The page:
29 Jan Careering Ahead: Find Your Purpose
Melbourne life coach and mother of two children, nine and six, Lauren Wills works with mothers all over the world to help find their purpose. She shares her advice for mothers wanting to make a career change that’s perfect for them and their families.
“No two mothers are the same but I do see a lot of clients who feel they have lost their sense of self since becoming a mother. What does seem to be fairly consistent is the age of their children. I see a lot of clients whose children are about to begin school.
It’s a real time of transition, not just for the child but for mothers too.
Many mothers begin to question ‘what’s next?’ They are looking to clarify how they want their future to look. And almost all mothers need help in carving out time for themselves in the chaos that is motherhood!”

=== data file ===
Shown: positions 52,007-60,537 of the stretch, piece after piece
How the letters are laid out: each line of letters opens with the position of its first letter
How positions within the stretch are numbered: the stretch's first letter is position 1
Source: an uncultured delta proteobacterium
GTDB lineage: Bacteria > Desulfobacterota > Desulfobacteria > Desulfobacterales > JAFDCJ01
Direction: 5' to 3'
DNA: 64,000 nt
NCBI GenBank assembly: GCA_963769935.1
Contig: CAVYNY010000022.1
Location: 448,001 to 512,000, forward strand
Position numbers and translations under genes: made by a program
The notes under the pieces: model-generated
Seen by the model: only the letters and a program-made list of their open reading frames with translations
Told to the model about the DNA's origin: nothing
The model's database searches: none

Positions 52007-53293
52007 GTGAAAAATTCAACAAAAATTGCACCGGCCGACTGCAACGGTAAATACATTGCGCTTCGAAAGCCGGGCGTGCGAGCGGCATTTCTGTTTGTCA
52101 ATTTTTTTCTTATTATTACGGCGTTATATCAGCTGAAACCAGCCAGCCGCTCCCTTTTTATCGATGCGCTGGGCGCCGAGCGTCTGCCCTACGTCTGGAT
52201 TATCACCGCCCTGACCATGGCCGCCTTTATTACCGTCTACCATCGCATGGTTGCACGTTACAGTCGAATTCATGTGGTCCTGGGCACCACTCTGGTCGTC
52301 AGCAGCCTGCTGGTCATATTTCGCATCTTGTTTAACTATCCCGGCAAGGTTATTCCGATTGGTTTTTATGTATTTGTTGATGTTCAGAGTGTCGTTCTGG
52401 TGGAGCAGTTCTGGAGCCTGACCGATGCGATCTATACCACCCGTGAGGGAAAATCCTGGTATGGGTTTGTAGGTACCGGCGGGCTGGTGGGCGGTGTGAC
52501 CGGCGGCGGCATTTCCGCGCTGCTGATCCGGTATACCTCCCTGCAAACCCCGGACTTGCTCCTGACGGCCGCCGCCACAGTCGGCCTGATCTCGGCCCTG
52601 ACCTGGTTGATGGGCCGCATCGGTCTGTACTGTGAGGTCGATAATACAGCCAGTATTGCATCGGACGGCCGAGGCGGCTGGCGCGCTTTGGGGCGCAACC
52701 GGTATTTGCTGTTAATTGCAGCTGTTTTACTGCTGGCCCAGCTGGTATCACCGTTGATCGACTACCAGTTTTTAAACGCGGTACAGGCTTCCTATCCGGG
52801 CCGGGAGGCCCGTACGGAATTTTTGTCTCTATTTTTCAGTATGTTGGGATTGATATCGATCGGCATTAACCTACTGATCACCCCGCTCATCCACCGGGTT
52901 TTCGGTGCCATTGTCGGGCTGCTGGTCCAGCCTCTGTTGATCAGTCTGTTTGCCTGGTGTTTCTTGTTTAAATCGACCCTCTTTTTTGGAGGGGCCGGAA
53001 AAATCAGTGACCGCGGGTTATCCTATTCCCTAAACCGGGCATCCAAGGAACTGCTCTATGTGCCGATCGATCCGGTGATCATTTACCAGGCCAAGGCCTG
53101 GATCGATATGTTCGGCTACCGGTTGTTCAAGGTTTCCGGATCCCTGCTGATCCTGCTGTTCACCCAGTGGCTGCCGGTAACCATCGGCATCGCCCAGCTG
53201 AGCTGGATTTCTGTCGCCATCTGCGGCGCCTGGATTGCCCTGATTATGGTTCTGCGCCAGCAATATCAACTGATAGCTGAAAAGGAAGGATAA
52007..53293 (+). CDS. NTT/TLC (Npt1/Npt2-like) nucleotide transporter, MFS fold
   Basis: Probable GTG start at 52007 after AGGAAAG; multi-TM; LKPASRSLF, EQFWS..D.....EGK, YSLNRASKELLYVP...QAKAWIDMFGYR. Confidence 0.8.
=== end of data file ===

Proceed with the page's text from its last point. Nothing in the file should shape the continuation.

She has these tips for mothers wanting to return to paid work:
Give yourself permission to focus on your career; don’t feel guilty. You have just as much right to one as anyone else does.
“I encourage all mums to get to know their core values,” said Lauren. “Those fundamental beliefs guide us in making decisions and living an authentic life. My core values are connection, family and growth and my career choice reflects this. There are lots of great tools available online to help you determine your core values.”
Think of the career you want and then get creative to make it work for your lifestyle. “I see a lot of mothers who choose a job/career based on it fitting with school hours or family commitments and they aren’t very happy. Think about what you would enjoy doing when you are sixty and your children are grown.”
Speak with other mums about their experiences, not just your friends (who will likely have similar views) but mums at daycare and school as well as women in your industry. “Most people love to share their hard-won knowledge. And the more perspectives you get, the more you will realise that you really do have more options than you think you do.”
Get a good support system in place. Get your partner on board, if you have one. Make sure they understand that childcare is equally their responsibility; both paying for it and accommodating it.
Image by Scott Webb Photography